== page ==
MUNSTER HAVE LOST two games all season, they top their Heineken Cup group and the Pro12, they have secured contract extensions with three of their most important players, the next generation are starting to come through, and yet there remains a lingering sense the province hasn’t progressed since last season.
Rob Penney himself has been as critical as many of the pundits, famously questioning the desire of the players after the Edinburgh game. His public reproach raised eyebrows at the time, but they haven’t lost a game since. Coaches are judged on performances, player satisfaction, player progression, media skills, and style, but mainly on results and trophies.
Judging by Conor Murray, Donnacha Ryan and Tommy O’Donnells’ new contracts, the players are happy. Performances have been patchy, and handling skills are still clearly an issue, but Zebo, Murray, Earls, James Cronin, Tommy O’Donnell, Cathal Sheridan and Peter O’Mahony have all arguably improved since the New Zealander took over in 2012. The team as a whole is in a better place too – lest we forget the insipid 45 -10 defeat to the Ospreys which ended Tony McGahan’s reign.
Having taken over at that low ebb, Penney is trying to make big and obvious changes. And he has the eyes of many former players on him, worrying he might destroy everything they built. He has come from a different culture and is trying to convince successful players to stick with his new plan. Now that he’s getting wins to back up what appeared to be a one-off against Harlequins last season, he should be starting to earn their trust.
Munster don’t have the players to dominate the best sides every week, and there is still a niggling sense that they lack bulk and ball carriers, but that goes for 95% of the teams in Europe. In all the analysis of the Tony McGahan and Rob Penney eras, the assumption was that the previous generations were flawless.
The truth is Munster were always masters at hiding any weaknesses, playing games on their terms, and somehow finding a way to win.
They have, for example, never had a fully satisfactory centre partnership for any great length of time. Trevor Halstead, John Kelly, Rua Tipoki, Lifemi Mafi, Mike Mullins, Sam Tuitupou, Barry Murphy, Jean de Villiers, Rob Henderson and others all briefly flourished, but rarely was there a truly settled combination, or a generation defining partnership. In the time all those players have come and gone, Leinster have effectively had just two men filling those positions, Gordon D’Arcy and Brian O’Driscoll.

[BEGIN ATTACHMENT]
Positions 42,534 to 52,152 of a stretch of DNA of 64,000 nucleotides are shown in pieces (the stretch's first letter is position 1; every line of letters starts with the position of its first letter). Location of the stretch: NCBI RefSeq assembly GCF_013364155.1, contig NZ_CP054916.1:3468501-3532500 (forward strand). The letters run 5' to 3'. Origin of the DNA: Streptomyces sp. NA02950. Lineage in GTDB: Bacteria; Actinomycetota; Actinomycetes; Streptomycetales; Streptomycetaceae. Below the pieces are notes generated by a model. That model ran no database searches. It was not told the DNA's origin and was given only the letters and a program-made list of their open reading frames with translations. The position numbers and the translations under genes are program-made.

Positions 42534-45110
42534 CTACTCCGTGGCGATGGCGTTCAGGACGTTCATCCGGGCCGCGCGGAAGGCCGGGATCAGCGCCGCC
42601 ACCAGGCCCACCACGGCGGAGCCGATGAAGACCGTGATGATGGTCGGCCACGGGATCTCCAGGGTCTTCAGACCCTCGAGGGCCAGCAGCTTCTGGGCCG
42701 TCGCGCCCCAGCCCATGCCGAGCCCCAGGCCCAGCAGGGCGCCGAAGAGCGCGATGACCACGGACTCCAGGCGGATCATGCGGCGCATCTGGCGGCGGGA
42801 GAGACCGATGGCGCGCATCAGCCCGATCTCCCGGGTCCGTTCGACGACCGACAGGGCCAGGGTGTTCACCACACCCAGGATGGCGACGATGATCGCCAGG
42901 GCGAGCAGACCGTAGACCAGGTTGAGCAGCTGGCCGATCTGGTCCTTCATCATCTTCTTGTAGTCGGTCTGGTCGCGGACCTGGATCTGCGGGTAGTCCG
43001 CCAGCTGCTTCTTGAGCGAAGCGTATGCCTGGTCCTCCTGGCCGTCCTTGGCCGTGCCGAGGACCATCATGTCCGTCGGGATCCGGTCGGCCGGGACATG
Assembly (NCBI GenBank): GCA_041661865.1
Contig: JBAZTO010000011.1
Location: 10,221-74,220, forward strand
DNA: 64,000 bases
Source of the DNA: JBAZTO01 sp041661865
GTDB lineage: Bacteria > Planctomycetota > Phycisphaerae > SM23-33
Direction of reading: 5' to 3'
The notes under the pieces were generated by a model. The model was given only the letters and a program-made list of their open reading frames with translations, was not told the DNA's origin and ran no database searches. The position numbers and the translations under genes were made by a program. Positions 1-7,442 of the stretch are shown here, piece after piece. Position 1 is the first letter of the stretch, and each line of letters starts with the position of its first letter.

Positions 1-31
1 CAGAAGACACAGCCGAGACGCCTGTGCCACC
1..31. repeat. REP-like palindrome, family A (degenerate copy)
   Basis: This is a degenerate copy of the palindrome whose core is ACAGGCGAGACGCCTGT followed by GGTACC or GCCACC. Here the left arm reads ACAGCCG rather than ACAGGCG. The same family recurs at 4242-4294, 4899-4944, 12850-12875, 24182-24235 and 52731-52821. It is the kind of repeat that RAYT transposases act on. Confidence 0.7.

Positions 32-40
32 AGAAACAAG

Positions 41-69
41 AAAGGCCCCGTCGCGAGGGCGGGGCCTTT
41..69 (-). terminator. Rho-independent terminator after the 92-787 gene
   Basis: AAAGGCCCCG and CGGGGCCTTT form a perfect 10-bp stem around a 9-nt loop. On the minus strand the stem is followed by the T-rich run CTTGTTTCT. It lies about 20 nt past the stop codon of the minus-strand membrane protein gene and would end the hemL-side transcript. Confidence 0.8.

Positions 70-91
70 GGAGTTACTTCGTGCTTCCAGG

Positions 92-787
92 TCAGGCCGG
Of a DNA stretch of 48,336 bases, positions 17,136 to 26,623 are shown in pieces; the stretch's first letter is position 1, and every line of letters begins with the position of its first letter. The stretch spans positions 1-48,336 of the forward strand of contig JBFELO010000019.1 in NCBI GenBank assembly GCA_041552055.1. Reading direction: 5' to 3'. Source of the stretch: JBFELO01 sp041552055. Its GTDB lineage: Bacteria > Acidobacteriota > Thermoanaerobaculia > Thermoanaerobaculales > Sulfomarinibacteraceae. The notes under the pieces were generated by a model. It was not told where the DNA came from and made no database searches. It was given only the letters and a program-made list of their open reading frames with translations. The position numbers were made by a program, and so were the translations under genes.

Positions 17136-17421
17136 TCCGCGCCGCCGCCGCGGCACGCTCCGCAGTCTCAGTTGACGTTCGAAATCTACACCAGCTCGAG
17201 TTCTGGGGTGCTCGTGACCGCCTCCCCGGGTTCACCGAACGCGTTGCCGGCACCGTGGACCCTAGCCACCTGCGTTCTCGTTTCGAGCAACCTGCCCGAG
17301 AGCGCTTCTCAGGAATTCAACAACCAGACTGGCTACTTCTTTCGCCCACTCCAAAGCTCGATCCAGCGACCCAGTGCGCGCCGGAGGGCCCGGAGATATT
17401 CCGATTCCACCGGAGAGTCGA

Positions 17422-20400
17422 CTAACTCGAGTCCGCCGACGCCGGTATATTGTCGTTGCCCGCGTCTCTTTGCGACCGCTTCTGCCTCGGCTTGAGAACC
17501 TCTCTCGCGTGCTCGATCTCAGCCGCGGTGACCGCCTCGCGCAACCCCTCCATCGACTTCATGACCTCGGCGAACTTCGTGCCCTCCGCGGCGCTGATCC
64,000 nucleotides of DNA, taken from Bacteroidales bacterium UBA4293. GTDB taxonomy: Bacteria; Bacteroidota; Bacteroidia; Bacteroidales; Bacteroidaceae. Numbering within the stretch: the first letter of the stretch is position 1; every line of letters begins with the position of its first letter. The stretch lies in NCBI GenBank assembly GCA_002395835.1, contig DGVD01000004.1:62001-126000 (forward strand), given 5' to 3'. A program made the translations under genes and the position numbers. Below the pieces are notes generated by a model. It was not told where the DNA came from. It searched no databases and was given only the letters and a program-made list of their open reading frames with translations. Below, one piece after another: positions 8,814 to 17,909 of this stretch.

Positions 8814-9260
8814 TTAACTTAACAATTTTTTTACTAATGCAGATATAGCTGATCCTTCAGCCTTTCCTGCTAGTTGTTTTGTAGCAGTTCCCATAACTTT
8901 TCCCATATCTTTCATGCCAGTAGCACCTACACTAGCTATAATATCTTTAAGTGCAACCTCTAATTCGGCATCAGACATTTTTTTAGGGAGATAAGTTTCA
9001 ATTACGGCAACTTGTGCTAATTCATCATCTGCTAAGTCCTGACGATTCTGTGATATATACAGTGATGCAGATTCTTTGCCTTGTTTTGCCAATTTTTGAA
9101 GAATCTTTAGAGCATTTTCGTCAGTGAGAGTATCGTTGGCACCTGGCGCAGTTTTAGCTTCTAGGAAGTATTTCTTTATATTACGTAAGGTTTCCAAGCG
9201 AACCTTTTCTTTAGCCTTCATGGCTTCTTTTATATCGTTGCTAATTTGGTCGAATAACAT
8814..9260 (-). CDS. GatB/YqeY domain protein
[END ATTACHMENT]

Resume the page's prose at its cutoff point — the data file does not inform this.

This is the province, in the good times, that fielded Tomás O’Leary at outside centre for a Heineken Cup Quarter final (2006), and Denis Leamy at inside centre for a Pro12 match — Munster won both those games.
The 2000-2009 generation also had a habit of struggling in the easier ties, and then rolling out the magnificence when the bigger games came around. It happened so often that it almost looked deliberate, but they were forgiven because they had established names, and trophies.
The last minute win over Perpignan reminded everybody of the wins in France in the early 2000’s, and though there is no tangible connection between the two eras, history matters.
The colour of your jersey doesn’t improve your performance, but if your’e convinced of its significance, and if that sense of history makes players feel they represent something bigger than themselves, then you have a logical reason why JJ Hanrahan’s sidestep is in some way connected to John Kelly’s fourth try against Gloucester and O’Gara’s away to Toulouse, and all the other great moments.
They don’t yet look like a team that will win the Heineken Cup, but they do appear to be regaining that sense of entitlement, that ability to do something special when required, and this time round it was the younger men – JJ Hanrahan, and Tommy O’Donnell – providing the drama.
For all those in the province trying to build something new, that counts for a lot.